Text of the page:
There is perhaps no greater feminist moment in historical costume film or TV than this, Queen Elizabeth I’s speech to the troops at Tilbury. Given in 1588 on the eve of the invading Spanish Armada, the actual historical event was surely a sight to behold and the text alone is stirring to the soul. But to hear a great actor proclaim these words — especially in a decent costume — well, it’s the kind of inspiration that gives even a modern woman hope.
Thus, in these days when we need all the stirring, inspirational rhetoric we can get, here are five great Tilbury speeches by women portraying Queen Elizabeth I over the years.
Fire Over England (1937)
This movie doesn’t tell the actual history of the Spanish Armada, so Flora Robson gives a short version of the Tilbury speech at the end, 1:17:25 in.
Elizabeth: The Golden Age (2007)
Cate Blanchett does a fine job with a shortened version of this speech.
Elizabeth R (1971)
In episode 5 of this series, Glenda Jackson delivers the speech, at the 1:09:40 mark of this video, complete with commentary from the soldiers.
The Virgin Queen (2005)
Perhaps the longest and most complete version of the speech.
There’s a lovely setup for the speech here, with as Jeremy Iron’s Leicester to Helen Mirren’s Elizabeth.
For reference, here is the original text of the speech, as printed around 1624:
My loving people
We have been persuaded by some that are careful of our safety, to take heed how we commit our selves to armed multitudes, for fear of treachery; but I assure you I do not desire to live to distrust my faithful and loving people. Let tyrants fear. I have always so behaved myself that, under God, I have placed my chiefest strength and safeguard in the loyal hearts and good-will of my subjects; and therefore I am come amongst you, as you see, at this time, not for my recreation and disport, but being resolved, in the midst and heat of the battle, to live and die amongst you all; to lay down for my God, and for my kingdom, and my people, my honour and my blood, even in the dust.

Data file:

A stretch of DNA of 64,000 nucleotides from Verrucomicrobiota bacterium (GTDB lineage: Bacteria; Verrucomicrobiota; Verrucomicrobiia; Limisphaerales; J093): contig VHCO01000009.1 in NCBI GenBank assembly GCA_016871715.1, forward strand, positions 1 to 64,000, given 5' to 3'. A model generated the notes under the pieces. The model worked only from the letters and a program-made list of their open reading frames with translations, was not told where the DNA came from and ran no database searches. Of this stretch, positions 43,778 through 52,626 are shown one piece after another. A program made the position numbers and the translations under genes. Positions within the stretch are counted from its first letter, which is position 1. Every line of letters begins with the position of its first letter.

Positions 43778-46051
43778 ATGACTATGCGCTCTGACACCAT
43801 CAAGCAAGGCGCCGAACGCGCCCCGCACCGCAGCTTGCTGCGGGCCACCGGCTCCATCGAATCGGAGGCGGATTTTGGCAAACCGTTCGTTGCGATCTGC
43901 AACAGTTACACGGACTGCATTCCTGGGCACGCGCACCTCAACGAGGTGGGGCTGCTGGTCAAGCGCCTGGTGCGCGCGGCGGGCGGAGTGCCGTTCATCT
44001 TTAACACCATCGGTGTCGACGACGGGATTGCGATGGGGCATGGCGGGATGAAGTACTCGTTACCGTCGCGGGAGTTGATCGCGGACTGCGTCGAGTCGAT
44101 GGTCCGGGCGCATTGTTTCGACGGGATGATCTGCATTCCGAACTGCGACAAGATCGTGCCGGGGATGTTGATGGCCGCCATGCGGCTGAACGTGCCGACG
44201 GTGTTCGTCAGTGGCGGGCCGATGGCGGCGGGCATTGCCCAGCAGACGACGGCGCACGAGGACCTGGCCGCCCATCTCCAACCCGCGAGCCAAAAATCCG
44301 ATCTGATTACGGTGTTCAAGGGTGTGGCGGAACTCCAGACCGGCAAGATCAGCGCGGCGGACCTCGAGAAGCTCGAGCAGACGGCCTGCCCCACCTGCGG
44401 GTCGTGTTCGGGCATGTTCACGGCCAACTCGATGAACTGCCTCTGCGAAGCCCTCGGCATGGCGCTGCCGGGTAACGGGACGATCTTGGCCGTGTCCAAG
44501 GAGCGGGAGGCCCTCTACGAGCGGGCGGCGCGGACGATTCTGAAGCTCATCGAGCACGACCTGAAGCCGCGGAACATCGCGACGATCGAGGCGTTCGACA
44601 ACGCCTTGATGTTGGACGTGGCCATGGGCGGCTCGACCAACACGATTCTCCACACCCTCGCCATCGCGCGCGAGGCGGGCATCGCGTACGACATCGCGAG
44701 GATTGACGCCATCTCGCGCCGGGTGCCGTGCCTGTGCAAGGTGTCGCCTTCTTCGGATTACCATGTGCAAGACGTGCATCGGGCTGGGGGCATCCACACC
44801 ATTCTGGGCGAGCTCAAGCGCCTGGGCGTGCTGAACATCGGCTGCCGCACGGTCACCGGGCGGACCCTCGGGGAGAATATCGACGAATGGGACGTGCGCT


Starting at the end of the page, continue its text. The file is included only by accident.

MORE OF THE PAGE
I know I have the body of a weak, feeble woman; but I have the heart and stomach of a king, and of a king of England too, and think foul scorn that Parma or Spain, or any prince of Europe, should dare to invade the borders of my realm; to which rather than any dishonour shall grow by me, I myself will take up arms, I myself will be your general, judge, and rewarder of every one of your virtues in the field.
I know already, for your forwardness you have deserved rewards and crowns; and We do assure you on a word of a prince, they shall be duly paid. In the mean time, my lieutenant general shall be in my stead, than whom never prince commanded a more noble or worthy subject; not doubting but by your obedience to my general, by your concord in the camp, and your valour in the field, we shall shortly have a famous victory over these enemies of my God, of my kingdom, and of my people.
Are you inspired?